Nice Op Ed from David Lloyd at Voices for Illiniois Children in today’s State Journal Register .



Illinois can choose revenue over cuts

May. 5, 2015 at 10:05 PM

The way Gov. Bruce Rauner tells it, Illinois has no choice but to cut services for families and
communities by billions of dollars.

Cutting services for children with autism next year? No choice, says the governor. Funding
for Alzheimer’s disease centers? Not essential, he claims. Denying 50,000 seniors and
people with disabilities cost-effective in-home services, forcing many into expensive nursing
homes? More efficient, his budget remarkably declares.

But Rauner and legislators are not helpless bystanders. Legislators chose to allow — and
candidate Rauner campaigned in support of — the expiration of previous income tax rates.
Because of the 25-percent tax cut that took effect in January, revenue is collapsing, with $5
billion to $6 billion less to fund services next budget year.

Just as allowing prior income tax rates to expire was a choice, so is deciding not to develop
revenue to replace it. And while the decision to cut rather than to develop revenue may
appear neutral on a spreadsheet, it’s not neutral in real life. Cuts have consequences.

The people who will most bear the consequences of Rauner’s proposed cuts are those who
can least afford to. Children, college students, seniors, the poor, people with disabilities,
people with mental illness — all would be hard hit. Meanwhile, the top 1 percent of taxpayers
in Illinois (average income: $1.9 million) will pay on about $18,000 less in state income tax in
2015 on average, according to the Institute on Taxation and Economic Policy.

The cuts would be felt everywhere in Illinois. Under Rauner’s budget, every municipality would
receive 50 percent less in state revenue sharing. Given that public safety costs make up a
large percentage of local budgets, his plan would mean fewer police and fire personnel serving
our communities.

Now is the time to be serious and think long term about our choices. We should choose to help
children with developmental delays catch up so they don’t need more expensive special
education later. We should choose to not make it harder for college students with large tuition
increases because of the proposed 30-percent cut to state universities.

The good news is that Rauner and legislators have many choices when it comes to avoiding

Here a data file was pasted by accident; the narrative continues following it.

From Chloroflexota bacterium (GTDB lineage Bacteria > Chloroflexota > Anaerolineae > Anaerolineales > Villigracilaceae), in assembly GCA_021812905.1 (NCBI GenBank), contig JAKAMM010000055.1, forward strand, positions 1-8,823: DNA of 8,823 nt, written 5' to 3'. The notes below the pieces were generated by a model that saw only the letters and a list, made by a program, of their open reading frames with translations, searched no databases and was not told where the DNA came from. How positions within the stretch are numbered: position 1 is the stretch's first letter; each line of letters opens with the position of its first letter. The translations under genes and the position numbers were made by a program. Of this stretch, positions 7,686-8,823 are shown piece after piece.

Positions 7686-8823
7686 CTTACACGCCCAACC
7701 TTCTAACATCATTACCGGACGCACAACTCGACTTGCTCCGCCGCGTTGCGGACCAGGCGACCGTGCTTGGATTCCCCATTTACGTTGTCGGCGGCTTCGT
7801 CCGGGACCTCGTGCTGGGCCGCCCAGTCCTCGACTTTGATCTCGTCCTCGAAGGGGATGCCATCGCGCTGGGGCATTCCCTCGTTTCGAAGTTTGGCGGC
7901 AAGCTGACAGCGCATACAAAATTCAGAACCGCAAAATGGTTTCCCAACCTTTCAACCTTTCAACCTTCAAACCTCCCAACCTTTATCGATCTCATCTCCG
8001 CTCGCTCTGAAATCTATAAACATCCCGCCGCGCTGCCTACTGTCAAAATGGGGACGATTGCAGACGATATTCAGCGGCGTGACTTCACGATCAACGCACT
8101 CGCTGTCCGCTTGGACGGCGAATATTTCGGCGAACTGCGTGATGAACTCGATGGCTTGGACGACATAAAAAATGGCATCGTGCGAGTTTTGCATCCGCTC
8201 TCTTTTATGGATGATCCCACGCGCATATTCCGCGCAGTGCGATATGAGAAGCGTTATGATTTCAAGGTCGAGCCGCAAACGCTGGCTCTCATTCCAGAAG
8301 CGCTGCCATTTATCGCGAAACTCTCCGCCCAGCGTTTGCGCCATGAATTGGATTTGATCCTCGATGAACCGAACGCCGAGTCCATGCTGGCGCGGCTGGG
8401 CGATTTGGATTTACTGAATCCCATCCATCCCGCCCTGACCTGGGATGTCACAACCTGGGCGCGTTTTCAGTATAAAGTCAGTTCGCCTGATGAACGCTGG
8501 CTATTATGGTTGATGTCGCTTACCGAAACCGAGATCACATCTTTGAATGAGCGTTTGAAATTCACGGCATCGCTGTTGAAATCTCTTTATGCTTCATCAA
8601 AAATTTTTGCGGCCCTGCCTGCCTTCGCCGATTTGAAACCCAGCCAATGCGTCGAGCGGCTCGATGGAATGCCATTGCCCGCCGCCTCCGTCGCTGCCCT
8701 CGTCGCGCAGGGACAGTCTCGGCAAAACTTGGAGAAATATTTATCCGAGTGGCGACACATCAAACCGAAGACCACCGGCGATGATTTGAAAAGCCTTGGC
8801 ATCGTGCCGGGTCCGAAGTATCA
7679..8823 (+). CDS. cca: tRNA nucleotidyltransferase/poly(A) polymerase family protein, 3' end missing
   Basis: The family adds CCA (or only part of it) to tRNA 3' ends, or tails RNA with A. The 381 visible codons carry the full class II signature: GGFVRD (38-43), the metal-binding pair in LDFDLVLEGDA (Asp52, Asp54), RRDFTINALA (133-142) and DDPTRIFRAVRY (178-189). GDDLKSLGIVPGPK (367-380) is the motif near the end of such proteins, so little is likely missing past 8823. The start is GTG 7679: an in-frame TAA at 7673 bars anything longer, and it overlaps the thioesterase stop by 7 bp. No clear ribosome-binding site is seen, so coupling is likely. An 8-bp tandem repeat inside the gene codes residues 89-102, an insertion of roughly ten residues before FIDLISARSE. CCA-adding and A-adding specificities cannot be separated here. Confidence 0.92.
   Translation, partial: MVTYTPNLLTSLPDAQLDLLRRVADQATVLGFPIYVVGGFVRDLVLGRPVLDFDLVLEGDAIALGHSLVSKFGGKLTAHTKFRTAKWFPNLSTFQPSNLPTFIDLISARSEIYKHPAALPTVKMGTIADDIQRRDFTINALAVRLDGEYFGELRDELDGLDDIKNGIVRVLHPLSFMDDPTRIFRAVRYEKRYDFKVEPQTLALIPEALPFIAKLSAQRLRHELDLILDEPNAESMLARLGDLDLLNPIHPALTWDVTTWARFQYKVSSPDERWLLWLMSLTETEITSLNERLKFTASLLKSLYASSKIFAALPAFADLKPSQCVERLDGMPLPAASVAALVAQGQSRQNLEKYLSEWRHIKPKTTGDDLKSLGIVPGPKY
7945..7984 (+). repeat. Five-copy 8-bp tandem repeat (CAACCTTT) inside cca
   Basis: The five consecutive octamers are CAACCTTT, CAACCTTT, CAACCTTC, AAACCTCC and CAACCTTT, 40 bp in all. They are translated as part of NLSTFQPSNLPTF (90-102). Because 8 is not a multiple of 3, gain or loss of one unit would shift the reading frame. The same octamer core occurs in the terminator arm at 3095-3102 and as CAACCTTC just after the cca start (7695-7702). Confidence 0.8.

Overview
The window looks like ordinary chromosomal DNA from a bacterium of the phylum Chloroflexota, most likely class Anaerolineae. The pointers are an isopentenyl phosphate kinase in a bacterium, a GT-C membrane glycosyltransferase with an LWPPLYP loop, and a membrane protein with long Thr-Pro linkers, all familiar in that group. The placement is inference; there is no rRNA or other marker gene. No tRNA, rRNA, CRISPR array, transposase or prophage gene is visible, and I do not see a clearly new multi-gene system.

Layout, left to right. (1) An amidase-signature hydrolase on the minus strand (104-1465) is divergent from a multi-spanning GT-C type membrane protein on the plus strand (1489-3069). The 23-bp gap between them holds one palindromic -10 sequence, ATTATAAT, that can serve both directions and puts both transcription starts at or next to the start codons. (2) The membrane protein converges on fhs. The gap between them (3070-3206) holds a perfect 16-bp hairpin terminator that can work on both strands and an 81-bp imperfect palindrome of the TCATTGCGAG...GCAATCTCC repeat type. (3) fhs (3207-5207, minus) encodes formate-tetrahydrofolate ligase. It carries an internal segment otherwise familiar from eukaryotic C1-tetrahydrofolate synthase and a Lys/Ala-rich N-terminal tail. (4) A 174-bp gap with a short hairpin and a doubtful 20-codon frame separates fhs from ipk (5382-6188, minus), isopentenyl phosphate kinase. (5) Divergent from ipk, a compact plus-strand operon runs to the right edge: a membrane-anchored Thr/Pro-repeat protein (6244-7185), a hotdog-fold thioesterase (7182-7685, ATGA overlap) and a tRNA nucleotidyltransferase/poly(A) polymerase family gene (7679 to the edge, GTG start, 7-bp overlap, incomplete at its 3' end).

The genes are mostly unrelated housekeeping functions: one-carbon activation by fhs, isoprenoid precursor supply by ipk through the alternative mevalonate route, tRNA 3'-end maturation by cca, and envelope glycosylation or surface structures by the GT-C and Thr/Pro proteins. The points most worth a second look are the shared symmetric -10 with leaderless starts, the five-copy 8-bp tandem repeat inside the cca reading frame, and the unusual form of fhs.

cuts by choosing revenue, as detailed in a report the Fiscal Policy Center at Voices for Illinois
Children released this week. For example:

* Illinois could follow the lead of neighboring states by modernizing its tax code to conform to an
economy that is more service-oriented than decades past. By expanding our sales tax to include
more services, which tend to be purchased more by high-income individuals, Illinois could raise
more than $1 billion annually.

* Illinois could end its status as the only Midwestern state to not tax any retirement income.
Even after exempting from taxation Social Security and the first $50,000 of other retirement
income for seniors, Illinois could raise more than $600 million.

* Illinois could close unjustifiable corporate loopholes that cost hundreds of millions of dollars,
tax e-cigarettes like normal cigarettes, and treat downloaded e-books like books bought in a

* Illinois could restore at least a portion of the individual income tax rate. For every quarter-
percentage-point increase, the state raises about $1 billion.

The governor and lawmakers must recognize they do have a choice. Illinois could choose
deep cuts that will create inefficiency and harm families and communities for years to come.
Or they can choose to develop new revenue and move this state toward a prosperous future.

— David Lloyd is director of the Fiscal Policy Center at Voices for Illinois Children, a Chicago-
based statewide, nonpartisan organization committed to building better lives for children.

Tony Paulauski
Executive Director
The Arc of Illinois
20901 S. LaGrange Rd. Suite 209
Frankfort, IL 60423
815-464-1832 (OFFICE)
815-464-1832 (CELL)